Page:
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Bemidji State goalie Matt Dalton makes a save against Alabama-Huntsville in the CHA Tournament. Pioneer File Photo/Eric Stromgren

Successful transition: BSU goalie Matt Dalton prospers in sophomore season

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The 2007-08 season was a transition year for Bemidji State goaltender Matt Dalton.

After a highly successful junior career that saw him enter the college hockey ranks rated among the top freshmen in the nation, Dalton hit a wall.

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"It was tough for him as a freshman," said Bemidji State head coach Tom Serratore. "Dalton came in with an expectation of playing right away. He then found out college hockey wasn't what he expected and that we had some pretty good goaltenders already here. He learned a lot."

Dalton, who hails from Clinton, Ontario, ended up playing only five games on the season, getting four starts and ending 1-3-0. It was an eye-opening experience for Dalton, who dominated every level in which he played previously.

In one year at the United States Hockey League with the Des Moines Buccaneers, Dalton led the league in minutes played and shutouts, while sharing the league lead for wins with 27. He was named to the 2007 USHL All-Star team and was the winning goalie for the West Division squad.

While playing for the Bozeman Ice Dogs of the North American Hockey League, Dalton posted league highs in goals-against average (1.63) and save percentage (.940).

He recorded 33 wins with a league-leading nine shutouts. He earned the league's MVP honor and reached the league's championship game.

"I had quite a bit of success in juniors," Dalton said, "and thought things would be the same here (at BSU). I found out quick there were a lot of good goalies and that I'd have to work hard to earn playing time. I admit it wasn't the easiest lesson to learn -- it was an eye opener."

As difficult as his freshman season was for him, Dalton said, the season did provide benefits. "It turned out being a very important part of my development. Playing behind a guy like Matt Climie, I had the opportunity to see what it took to play at this level," Dalton said. "I learned how to handle situations and what it takes to prove yourself."

Following the season Dalton found himself at a crossroads. "When you reach a fork in the road you have to ask yourself which way you're going to go," he said. "I had to decide if I wanted to move up the hockey ladder or just slide.

"It was a pretty important experience for me."

Dalton said he made the choice to do all he could to be successful. "I worked hard at my game all summer," he said, "and came into fall practice ready to go. I knew I wanted to play and what I was capable of doing. I didn't forget how to play during that freshman year -- a lot of it had to do with confidence."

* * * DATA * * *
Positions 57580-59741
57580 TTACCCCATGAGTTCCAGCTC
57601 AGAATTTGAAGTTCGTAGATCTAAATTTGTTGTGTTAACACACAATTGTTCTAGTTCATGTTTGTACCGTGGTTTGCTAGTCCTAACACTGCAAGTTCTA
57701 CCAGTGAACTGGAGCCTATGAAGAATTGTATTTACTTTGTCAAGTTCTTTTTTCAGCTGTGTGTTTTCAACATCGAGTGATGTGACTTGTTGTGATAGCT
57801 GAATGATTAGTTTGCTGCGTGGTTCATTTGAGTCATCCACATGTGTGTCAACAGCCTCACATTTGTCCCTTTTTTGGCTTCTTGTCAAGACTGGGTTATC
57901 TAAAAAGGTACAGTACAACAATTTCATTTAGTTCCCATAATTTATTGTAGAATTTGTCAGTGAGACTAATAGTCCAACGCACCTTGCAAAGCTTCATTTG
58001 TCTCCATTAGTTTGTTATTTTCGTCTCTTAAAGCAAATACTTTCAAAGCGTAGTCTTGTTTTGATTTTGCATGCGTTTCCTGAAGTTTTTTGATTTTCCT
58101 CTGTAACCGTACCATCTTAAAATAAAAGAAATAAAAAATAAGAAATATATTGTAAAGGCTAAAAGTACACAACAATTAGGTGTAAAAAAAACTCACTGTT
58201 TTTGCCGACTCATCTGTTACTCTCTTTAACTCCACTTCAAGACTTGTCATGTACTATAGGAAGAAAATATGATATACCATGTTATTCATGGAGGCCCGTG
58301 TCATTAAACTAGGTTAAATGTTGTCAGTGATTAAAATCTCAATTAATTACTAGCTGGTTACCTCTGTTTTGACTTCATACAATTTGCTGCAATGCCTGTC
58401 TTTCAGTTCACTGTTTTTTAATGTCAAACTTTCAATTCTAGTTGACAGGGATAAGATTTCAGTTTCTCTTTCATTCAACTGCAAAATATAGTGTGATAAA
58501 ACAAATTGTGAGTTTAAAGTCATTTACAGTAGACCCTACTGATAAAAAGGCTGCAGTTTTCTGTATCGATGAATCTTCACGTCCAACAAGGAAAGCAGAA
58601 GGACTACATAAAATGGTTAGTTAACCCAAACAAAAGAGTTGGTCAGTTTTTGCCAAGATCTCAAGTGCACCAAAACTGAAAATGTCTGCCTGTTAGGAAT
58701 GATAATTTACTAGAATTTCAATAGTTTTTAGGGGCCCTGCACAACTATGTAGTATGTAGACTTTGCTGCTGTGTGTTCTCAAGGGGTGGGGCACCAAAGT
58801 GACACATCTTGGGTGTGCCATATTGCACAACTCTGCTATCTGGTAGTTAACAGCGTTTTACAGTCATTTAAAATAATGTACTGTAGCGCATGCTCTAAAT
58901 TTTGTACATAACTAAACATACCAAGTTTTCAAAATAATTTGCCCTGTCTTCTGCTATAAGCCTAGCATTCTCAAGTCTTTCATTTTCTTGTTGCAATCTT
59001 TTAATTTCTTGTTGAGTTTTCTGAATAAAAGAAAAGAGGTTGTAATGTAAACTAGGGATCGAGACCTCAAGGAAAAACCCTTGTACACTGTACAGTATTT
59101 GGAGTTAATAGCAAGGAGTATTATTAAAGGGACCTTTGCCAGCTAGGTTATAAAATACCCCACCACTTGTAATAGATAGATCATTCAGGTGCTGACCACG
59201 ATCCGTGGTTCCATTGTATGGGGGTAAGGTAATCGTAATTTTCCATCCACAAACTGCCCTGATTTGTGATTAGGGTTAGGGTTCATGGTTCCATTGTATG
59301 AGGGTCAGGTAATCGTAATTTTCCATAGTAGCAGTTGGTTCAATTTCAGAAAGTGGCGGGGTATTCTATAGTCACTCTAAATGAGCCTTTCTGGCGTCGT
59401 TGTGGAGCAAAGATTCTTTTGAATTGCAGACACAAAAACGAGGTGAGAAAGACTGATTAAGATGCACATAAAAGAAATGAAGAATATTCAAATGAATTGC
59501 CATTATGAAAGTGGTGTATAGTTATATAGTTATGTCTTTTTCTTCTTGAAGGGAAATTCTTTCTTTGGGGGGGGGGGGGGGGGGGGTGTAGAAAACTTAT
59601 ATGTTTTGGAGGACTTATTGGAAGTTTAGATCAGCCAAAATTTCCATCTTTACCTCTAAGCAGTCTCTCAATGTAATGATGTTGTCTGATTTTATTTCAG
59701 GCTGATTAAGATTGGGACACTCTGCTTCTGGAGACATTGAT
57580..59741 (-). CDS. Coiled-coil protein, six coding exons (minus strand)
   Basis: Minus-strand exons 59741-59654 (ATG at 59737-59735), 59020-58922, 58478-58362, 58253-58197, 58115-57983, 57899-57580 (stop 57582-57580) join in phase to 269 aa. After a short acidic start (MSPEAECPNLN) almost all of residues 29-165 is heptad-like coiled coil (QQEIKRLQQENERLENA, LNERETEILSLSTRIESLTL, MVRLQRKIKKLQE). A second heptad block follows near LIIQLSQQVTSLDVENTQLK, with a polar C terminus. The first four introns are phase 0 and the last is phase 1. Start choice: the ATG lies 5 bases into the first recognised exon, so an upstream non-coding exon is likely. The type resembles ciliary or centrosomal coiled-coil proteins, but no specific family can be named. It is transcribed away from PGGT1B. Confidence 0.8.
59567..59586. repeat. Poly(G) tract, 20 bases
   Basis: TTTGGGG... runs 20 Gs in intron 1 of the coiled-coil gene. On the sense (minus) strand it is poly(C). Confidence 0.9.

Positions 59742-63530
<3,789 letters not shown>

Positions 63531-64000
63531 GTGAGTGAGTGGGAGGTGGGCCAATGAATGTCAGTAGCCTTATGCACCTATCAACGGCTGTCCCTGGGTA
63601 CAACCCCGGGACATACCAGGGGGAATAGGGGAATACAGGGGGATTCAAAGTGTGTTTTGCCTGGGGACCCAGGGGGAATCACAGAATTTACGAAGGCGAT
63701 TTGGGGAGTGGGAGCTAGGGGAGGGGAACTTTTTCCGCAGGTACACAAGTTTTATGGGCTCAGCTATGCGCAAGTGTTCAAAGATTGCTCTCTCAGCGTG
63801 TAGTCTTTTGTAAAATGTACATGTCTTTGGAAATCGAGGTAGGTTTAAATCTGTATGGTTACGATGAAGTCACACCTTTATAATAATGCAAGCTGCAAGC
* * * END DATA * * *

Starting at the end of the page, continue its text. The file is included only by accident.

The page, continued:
Dalton ended up playing the vast majority of games for the Beavers this season. He currently stands at 17-10-1 with a fine 2.24 goals-against average and .918 save percentage. It has been a quality season for a player who, only a year ago, was struggling to find his way.

"Dalton had a great year; I'm very proud of him," said Serratore. "Dalton took control when (Orlando Alamano) was injured early in the year and carried the ball for us. He's a big reason why we're as successful as we have been this year. He was our best penalty killer."

Dalton is continuing a long tradition of quality goaltenders at Bemidji State. "He has good size, squares to the puck and has great reflexes," Serratore reported.

"Year in, year out we've been strong on the penalty kill because of good goaltending. When you have a goalie with a .910 to .920 save percentage you will have a good penalty kill. And when push comes to shove, special teams win games."

Dalton said he's the type of goaltender who enjoys playing as much as possible. "I feel more comfortable when I can play weekend after weekend and get in a rhythm," he said. "That way you can get comfortable with your teammates and really learn their style of play."

Relatively pleased with his personal performance this year, Dalton said there are some things he'd like to change. "There are some goals I'd like to have back," he said, "and I I'd like to play the first four games of the season again. But that's the way hockey goes."

But the past is past, as they say, and the focus now is on the next game -- the opening round of the NCAA tournament Saturday against Notre Dame.

"It's going to be a great experience," Dalton said. "My family will be able to come to the regional which is wonderful.

"We know Notre Dame has a tough team and we see it as the same as playing a tough team from the WCHA. We respect them, no doubt, but we can't go into it putting them on a pedestal. We're there for a reason; we belong in the tournament, too."

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